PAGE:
It was my pleasure and honour to attend a private lunch to welcome to Melbourne the nephew of Anders Lassen, the celebrated Danish soldier who played an important part in the liberation of Greece in WW2.

The occasion was the private visit to Melbourne of Anders Dannieskold Lassen, who is the nephew of Major Anders Lassen, the WW2 soldier. The meeting was organised by Mr Jan Ranvolt, Denmark’s Honorary Consul here in Melbourne.

Over a very Danish lunch we discussed the life and service of Anders in WW2 and the Hellenic part of that service. Anders’ nephew explained some of the family memories of his uncle. Major Anders’ brother was also a soldier in the WW2, serving with the Allies behind enemy lines. He was dropped into occupied Denmark but was captured, enduring rough treatment and imprisonment at the hands of his German captors. Thankfully he survived the war, while sadly his brother Anders was killed. Anders’ nephew also served in the armed services where the military legacy of his famous uncle was well known.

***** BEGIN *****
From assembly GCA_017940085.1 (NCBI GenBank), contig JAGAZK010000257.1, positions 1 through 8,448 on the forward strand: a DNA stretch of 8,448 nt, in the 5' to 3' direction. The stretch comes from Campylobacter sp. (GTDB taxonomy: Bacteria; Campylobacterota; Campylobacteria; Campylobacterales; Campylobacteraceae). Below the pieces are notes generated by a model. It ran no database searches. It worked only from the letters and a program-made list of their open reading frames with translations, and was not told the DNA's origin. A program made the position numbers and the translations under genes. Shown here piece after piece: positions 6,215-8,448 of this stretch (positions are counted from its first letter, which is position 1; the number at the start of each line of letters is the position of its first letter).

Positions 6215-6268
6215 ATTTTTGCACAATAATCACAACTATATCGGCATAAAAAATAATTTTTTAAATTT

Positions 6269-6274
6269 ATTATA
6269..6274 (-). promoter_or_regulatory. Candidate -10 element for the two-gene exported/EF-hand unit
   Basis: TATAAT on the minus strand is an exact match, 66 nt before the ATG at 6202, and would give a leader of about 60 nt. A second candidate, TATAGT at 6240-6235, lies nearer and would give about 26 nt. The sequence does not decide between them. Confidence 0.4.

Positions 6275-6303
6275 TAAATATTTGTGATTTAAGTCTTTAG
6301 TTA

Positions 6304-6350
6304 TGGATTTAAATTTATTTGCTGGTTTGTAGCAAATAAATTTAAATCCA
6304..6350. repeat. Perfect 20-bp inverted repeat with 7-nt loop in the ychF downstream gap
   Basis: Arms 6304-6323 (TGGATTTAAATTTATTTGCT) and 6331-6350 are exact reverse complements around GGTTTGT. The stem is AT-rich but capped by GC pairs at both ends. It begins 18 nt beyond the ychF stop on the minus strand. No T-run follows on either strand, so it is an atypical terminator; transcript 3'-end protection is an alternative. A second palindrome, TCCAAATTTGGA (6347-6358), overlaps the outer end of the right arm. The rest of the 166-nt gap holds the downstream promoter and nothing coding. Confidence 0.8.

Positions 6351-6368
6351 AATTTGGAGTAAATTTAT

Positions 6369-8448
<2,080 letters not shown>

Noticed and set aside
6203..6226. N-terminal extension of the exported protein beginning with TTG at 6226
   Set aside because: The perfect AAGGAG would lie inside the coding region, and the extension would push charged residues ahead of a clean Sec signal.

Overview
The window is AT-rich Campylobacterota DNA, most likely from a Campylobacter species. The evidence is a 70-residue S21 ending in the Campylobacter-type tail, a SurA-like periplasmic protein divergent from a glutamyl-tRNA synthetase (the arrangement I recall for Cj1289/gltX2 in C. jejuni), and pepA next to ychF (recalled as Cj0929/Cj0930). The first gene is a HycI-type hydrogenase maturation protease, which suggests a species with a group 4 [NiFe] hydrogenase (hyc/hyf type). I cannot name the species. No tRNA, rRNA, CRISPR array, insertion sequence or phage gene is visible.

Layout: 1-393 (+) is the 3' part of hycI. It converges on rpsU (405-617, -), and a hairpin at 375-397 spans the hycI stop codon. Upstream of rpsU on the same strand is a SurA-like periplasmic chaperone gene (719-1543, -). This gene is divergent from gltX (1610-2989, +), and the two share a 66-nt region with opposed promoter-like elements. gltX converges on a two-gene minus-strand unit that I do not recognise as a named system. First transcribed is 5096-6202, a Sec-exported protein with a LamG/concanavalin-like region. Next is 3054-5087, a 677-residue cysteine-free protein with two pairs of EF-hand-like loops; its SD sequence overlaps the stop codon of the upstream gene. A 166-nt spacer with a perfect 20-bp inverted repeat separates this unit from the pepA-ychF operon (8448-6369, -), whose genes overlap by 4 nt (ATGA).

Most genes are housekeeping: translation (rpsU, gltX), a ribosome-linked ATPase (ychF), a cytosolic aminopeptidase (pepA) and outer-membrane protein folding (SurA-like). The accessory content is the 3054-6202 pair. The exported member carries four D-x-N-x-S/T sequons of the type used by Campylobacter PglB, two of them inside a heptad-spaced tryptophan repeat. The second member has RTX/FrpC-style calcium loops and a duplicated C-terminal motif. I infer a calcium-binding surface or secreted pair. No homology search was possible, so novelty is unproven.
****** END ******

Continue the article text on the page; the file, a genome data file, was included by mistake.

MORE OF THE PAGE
Some of the attendees at the Lassen commemoration at the Danish Club in 2017, including the Danish Ambassador to Australian Mr Tom Nørring (fourth from left), the Honorary Consul of Denmark in Melbourne Jan Ranvholt (left), Ros Alatsas then Deputy Chair of the Victorian Multicultural Commission (right), Paul Mavroudis of the White Tower Assocation (third from right) and Sotiris Haztimanolis of Neos Kosmos (fourth from left). Photo: Con Deves

Major Anders Lassen served with the British special forces throughout WW2, including service in Greece during the German occupation and playing an important role in Greece’s liberation. Noted for his bravery, Anders was a striking figure. Tall, blond and blue-eyed, he always impressed his fellow soldiers with his fitness and leadership skills. He appears to have had a magnetic personality; one of his commanders wrote that he was “irresistible” and of his “exuding Viking charm.” When in charge of any operation he always led by example. Since the occupation of Denmark by the Germans in 1940, Anders had been eager to engage the enemy personally. He often seemed to act without fear; some considered that he was chasing death. One comrade imagined that serving with Anders was what it must have been like serving with Achilles!

He took an active part in the Allied raiding parties which harassed the Axis occupation of many Aegean Islands throughout 1942 and 1943, leading successful raids on Crete, Symi, and Santorini to name a few. On Crete he was guided to his targets and hidden during his escape by the local resistance. His bravery under fire saw the local Cretans name him Spiro.